The investment lessons from the Chris Froome doping accusations

The aftermath of cycling champion Chris Froome being cleared of any wrongdoing following a positive drugs test offers two parallels with market traps into which investors often fall


Roberta Barr

Roberta Barr

Head of ESG, Equity Value and Analyst, UK Equity

Even by its recent high standards, 2018 has been a remarkable year for British cycling.

Following Simon Yates’s victory in the Vuelta a España earlier this month, the world’s three biggest bike race titles are now in British hands – Geraint Thomas having won the Tour de France in July and Chris Froome the Giro d’Italia back in May.

Given the accusations of doping that hung over Froome for much of the last 12 months, however, it has by no means been a perfect year for British cycling – and, while endurance is clearly an integral part of the sport, is that something the four-times winner of the Tour de France should have had to go through?

Here on The Value Perspective, we feel certain aspects of the case have echoes of traps into which investors can often fall.

What happened to Froome?

In case you are unfamiliar with the story, a drug test conducted while Froome was on his way to winning last year’s Vuelta a España came out as being above the allowed limit of asthma medicine salbutamol.

After much speculation about his future – fuelled by details of the case being leaked to The Guardian and Le Monde in December – Froome was cleared of any wrongdoing by the sport’s governing body, the UCI, only this July.

According to this informative feature in Cycling Weekly at the time, neither the UCI nor Team Sky, for which Froome competes, offered an explanation as to why he had been cleared.

The previous month, however, the same magazine had reported how Froome was planning to base at least part of his defence on a paper from the Centre for Human Drug Research in Leiden in the Netherlands.

Entitled Futility of current urine salbutamol doping control, the research recalibrated Froome’s salbutamol reading to one much closer to the ‘actionable threshold’.  It also suggested the World Anti‐Doping Agency’s salbutamol test was unsafe given test levels can vary wildly and that some 15% of the tests could produce so-called ‘false positives’, in which case any presumption of guilt on an athlete’s part could be seen as harsh.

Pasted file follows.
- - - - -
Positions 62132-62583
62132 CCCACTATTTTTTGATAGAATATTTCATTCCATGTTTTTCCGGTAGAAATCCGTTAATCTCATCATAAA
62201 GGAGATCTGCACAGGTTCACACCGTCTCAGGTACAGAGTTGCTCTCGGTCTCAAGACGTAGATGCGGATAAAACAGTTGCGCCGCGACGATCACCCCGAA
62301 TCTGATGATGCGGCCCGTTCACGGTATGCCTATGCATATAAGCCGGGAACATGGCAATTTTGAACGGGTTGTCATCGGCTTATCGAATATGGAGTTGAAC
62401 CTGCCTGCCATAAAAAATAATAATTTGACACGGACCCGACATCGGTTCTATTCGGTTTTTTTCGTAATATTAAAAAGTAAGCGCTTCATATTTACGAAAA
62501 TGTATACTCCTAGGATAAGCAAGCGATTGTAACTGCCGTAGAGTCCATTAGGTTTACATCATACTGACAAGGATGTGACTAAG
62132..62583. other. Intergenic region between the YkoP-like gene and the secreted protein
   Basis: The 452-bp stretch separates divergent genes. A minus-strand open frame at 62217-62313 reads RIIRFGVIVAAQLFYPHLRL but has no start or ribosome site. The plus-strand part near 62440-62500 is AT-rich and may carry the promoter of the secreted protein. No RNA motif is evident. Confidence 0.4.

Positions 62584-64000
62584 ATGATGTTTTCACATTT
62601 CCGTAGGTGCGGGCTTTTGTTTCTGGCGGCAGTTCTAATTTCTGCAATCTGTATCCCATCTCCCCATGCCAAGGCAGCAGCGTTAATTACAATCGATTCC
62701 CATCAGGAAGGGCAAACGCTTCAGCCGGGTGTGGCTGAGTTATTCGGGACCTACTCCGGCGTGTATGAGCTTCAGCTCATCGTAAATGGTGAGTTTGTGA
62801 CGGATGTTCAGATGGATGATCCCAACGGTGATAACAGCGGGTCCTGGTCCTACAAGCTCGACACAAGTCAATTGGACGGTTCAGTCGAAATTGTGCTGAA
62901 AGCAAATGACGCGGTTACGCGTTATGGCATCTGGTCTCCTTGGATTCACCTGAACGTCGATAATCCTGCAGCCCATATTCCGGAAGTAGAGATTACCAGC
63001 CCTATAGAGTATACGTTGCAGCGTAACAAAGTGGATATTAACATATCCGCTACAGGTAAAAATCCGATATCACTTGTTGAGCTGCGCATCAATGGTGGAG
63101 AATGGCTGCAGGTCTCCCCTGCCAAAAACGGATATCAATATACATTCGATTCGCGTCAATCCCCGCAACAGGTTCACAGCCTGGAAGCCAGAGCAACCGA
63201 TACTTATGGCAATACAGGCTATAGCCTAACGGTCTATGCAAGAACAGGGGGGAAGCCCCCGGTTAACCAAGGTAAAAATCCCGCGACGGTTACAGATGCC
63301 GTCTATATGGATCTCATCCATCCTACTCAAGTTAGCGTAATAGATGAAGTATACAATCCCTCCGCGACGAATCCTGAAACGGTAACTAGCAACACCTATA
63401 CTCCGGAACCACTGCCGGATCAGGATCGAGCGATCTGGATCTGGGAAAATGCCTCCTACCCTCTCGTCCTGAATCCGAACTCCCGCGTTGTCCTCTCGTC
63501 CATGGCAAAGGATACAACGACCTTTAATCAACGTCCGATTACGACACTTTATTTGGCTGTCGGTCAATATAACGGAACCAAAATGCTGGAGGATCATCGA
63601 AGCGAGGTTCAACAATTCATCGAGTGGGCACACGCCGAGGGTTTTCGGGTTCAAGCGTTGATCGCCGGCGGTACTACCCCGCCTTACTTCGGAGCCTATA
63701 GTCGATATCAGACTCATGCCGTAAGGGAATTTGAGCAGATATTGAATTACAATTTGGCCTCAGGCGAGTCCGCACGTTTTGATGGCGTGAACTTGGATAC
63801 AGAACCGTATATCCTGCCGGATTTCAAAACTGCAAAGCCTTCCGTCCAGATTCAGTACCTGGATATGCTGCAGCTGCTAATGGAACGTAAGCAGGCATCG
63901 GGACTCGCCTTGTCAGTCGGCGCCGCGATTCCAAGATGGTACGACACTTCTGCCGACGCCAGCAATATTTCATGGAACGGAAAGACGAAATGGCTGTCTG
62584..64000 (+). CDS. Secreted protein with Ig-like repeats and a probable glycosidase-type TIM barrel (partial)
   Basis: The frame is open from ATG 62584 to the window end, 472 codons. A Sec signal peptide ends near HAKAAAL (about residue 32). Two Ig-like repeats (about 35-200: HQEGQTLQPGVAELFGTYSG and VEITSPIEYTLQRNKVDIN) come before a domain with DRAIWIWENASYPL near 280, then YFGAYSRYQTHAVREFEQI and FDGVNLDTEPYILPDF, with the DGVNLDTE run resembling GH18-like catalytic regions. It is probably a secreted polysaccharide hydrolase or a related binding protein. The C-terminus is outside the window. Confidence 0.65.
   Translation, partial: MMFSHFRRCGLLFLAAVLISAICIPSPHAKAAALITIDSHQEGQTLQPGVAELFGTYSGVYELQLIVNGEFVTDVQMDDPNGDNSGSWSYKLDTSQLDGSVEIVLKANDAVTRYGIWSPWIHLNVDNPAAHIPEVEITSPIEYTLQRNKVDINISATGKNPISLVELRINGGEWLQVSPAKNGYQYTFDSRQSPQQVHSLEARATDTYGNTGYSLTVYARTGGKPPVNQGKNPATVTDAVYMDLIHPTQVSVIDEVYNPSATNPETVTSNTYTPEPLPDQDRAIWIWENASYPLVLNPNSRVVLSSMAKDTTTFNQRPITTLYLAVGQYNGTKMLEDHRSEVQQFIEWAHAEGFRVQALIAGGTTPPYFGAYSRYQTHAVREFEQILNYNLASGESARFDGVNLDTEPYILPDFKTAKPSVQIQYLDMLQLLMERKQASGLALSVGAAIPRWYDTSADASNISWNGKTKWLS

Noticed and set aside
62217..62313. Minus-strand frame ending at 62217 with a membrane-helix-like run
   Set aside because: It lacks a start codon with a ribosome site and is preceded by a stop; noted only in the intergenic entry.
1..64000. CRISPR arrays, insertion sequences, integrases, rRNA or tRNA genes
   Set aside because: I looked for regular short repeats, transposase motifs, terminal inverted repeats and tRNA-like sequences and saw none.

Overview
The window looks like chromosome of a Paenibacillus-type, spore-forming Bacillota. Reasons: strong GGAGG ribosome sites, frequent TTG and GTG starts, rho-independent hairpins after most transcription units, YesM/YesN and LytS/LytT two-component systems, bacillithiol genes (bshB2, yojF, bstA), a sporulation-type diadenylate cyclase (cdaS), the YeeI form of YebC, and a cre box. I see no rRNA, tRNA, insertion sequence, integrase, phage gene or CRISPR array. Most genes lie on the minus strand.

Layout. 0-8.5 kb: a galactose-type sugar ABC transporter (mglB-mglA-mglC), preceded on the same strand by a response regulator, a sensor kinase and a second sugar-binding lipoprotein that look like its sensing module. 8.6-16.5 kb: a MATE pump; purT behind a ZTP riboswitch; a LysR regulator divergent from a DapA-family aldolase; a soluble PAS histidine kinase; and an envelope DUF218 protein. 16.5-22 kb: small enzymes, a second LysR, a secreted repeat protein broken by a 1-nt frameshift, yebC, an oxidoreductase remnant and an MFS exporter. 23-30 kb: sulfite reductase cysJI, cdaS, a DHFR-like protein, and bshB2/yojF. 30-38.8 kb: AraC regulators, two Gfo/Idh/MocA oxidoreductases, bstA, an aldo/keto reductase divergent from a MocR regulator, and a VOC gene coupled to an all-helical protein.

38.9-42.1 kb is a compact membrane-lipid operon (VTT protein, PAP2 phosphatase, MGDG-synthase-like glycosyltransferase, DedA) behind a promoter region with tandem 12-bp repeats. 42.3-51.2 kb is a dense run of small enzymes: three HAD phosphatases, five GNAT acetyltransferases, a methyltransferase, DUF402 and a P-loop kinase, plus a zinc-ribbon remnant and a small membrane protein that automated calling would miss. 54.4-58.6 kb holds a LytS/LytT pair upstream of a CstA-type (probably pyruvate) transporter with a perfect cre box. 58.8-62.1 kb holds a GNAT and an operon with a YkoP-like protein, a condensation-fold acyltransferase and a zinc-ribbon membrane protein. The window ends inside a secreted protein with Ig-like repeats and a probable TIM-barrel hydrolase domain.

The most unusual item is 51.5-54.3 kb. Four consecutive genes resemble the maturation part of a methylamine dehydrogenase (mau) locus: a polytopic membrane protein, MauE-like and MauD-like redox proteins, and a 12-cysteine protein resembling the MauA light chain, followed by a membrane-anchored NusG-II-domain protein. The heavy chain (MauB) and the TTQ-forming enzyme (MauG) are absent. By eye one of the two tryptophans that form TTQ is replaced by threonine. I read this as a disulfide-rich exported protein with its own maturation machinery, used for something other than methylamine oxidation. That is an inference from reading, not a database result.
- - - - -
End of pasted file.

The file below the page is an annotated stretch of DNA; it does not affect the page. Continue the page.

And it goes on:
False positives - not just a medical phenomenon

In sport, a false positive occurs when a doping test that should have turned out negative and so proved an athlete had not exceeded any drug limit actually produces a positive result – in effect making a ‘false accusation’.

This can happen in investment too, with the market showing itself all too willing to jump on the most spurious of perceived correlations – as we have argued in articles such as Just an illusion.

Furthermore, as we discussed in The Jellybean Trilogy, the more tests you run on a hypothesis, the more false positives you will find.

And, as this Forbes piece notes too, modern super-computers are capable of running huge numbers of tests on ever more tenuous hypotheses, leading anyone from sports administrators to investors to – in the case of health scare stories – tabloid readers to jump to all the wrong conclusions.

Humans are stubborn - potentially a weakness in investment

And, having jumped to all the wrong conclusions, human beings in general – and investors in particular – can often find it very difficult to change their opinions, even in the face of new evidence indicating they should.

While clearly no guarantee that Froome was not doping through the use of his asthma medicine, a test shown to be inaccurate 15% of the time does leave plenty of room for doubt.

Yet to judge from some of Froome’s treatment this summer by press and public – particularly as he competed in the Tour de France in July – some people, having made up their minds on his guilt, are very disinclined to change them.

An unemotional reading of the facts would indicate Froome should be treated as if the doping episode had never happened but of course emotional biases are as rife in sport as they are in markets.


Roberta Barr

Roberta Barr

Head of ESG, Equity Value and Analyst, UK Equity

I am an investment analyst for the Global Value Team, having joined Schroders in 2016 as part of the graduate programme. After spending a year as an investment analyst for the Quantitative Equity Products team, I realised my affinity for the deep value investment mindset and joined the Global Value Team in 2017. Prior to working for Schroders I studied mathematics at Oxford University.


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